Raccoons in the backyard
Mama raccoon watching for the 18-pound cat in the woodshed while the young explore. Photo by Anita Franklin in Oregon

Of all the mammals in your field guide, not many are distributed over a larger area than the raccoon. Also, raccoons, like opossums, have learned to survive in urban and suburban environments. Therefore, it's a good idea to be able to identify raccoon tracks, such as those shown below -- as well as the raccoon itself, shown at the right.

raccoon paw printNotice in the footprint that the hind print is a little larger than the front, the heal shows more in the back paw, and the prints look more like human handprints than perhaps any other prints commonly found in our area -- though they are only about two inches across.

In much of the U.S. raccoons are hunted for "sport," less as a food source than to see whose "'coon dog" is best at tracking and treeing them.


Raccoon in Mexico's YucatanOne reason hunters like chasing raccoons is that raccoons are a real challenge to catch. Raccoons have a bag of tricks to throw predators off their trail. While being chased by hounds sniffing their trail on the ground a raccoon may enter a stream where its scent is quickly washed away, walk in the water a distance, and then escape on dry land. Or it might climb a tree, follow a long, low-lying limb, and then jump back to the ground, thus breaking its scent trail. Or it may climb a narrow fence and run along the fence's top where most predators can't follow. This kind of "smart thinking" causes many people to assume that raccoons are extremely smart. Their ability to survive in towns only confirms the impression.

On the other hand, when a raccoon is surprised rummaging in your backyard and you very quietly cast a beam of light onto it, it very well may ignore the light and continue its nosing about. Make a tiny sound, however, or move upwind from it, and it'll instantly run away. Therefore, if raccoons are so smart, why don't they realize that if one moment it's dark, and then suddenly a blinding light shines onto it, probably this is bad news and it should run away? It's also interesting to ask, why do raccoons react so vigorously to sounds and odors, but not to changes in light intensity?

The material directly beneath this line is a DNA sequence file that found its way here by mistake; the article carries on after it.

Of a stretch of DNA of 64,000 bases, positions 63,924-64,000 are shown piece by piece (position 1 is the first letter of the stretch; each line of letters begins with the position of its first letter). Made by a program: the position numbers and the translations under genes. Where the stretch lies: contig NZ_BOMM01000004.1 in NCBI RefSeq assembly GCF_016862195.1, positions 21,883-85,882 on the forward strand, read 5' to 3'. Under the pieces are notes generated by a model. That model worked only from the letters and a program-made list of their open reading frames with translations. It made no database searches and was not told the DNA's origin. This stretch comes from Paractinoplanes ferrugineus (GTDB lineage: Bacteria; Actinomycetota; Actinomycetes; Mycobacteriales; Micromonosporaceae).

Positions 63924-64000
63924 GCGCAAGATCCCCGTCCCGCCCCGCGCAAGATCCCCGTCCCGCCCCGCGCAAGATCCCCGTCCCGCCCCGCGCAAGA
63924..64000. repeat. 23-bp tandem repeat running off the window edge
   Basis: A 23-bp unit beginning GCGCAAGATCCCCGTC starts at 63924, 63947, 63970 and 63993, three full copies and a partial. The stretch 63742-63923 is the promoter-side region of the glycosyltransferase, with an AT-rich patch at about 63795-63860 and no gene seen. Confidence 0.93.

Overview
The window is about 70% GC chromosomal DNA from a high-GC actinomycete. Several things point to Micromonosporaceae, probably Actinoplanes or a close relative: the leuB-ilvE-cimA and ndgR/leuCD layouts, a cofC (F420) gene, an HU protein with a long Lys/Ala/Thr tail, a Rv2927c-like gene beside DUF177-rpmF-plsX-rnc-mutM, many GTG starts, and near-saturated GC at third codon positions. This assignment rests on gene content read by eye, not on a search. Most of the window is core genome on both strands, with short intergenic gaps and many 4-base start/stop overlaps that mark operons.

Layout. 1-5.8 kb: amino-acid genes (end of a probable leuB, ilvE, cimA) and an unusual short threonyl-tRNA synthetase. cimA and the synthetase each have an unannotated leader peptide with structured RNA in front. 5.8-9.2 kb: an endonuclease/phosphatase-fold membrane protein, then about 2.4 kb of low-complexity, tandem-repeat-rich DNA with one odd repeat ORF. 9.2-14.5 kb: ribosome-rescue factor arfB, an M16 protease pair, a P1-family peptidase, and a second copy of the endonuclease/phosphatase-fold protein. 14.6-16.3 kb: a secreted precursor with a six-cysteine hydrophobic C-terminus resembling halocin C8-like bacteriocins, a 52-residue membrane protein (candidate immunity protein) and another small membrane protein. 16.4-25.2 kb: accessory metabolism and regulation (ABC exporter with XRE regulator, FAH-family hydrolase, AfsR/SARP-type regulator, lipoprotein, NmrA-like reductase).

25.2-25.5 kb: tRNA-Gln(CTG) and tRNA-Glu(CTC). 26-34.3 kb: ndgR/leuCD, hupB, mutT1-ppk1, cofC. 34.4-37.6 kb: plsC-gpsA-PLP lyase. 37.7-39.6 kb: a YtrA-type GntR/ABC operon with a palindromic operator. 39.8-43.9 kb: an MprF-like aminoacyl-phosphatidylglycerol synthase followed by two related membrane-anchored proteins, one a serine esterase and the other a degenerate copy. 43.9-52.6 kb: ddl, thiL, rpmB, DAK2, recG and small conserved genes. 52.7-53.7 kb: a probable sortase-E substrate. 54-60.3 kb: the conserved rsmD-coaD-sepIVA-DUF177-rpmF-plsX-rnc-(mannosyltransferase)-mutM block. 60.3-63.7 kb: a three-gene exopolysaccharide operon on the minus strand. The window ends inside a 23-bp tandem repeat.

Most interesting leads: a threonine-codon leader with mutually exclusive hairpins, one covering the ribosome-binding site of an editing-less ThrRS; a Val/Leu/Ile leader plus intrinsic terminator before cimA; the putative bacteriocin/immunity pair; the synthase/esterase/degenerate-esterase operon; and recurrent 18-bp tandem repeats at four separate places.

One answer is that during the raccoon's evolutionary history changes in sounds and odors often meant the approach of a predator, so raccoons evolved predispositions to react instantly to these stimuli. On the other hand, before humans with artificial light came along, how could raccoons evolve any predispositions with regard to abrupt changes in light intensity? The only bright flashes of light its ancestors knew were lightening and fireflies, and neither of these much affected the future evolution of the raccoon line. Therefore, raccoon brains just don't seem very concerned about flashes of light. Could it be that raccoons are actually "too dumb" to figure out that a sudden change in light intensity is probably bad news?

Most zoologists would say that a lot of what appears to be raccoon intelligence is in fact instinct of the same class as that which enables a duck to build a good duck nest, even though she's never seen a nest. Breaking a scent trail by wading in a stream, or climbing a tree and jumping from a low-hanging limb, or running along the top of a narrow fence all appear to be instinctual or innate behavior raccoons are born with. Innate behavior is behavior an animal doesn't have to learn -- it's just information carried in the animal's inherited genetic code...


As to why raccoons sometimes survive in towns and cities, the reason seems to be the same as for the opossum, which few people credit with having much intelligence: Raccoons eat just about anything that can be chewed and swallowed, including fresh corn in backyard gardens.


By the way, we often hear or read that raccoons don't have salivary glands, so they often dunk their food in water before eating it. It's true that raccoons often manipulate their food in or near water before eating it, but they do have salivary glands. In fact, when veterinarians check to see if a raccoon is infected with the rabies virus, saliva from the animal's salivary glands is checked with fluorescence micrography.


In the wild, raccoons like nothing more than hollow trees in which to make their dens, but also they'll den up in hollow logs, rock crevices, or ground burrows. They don't hibernate.

You may like to review books about raccoons available at Amazon.com by clicking here.

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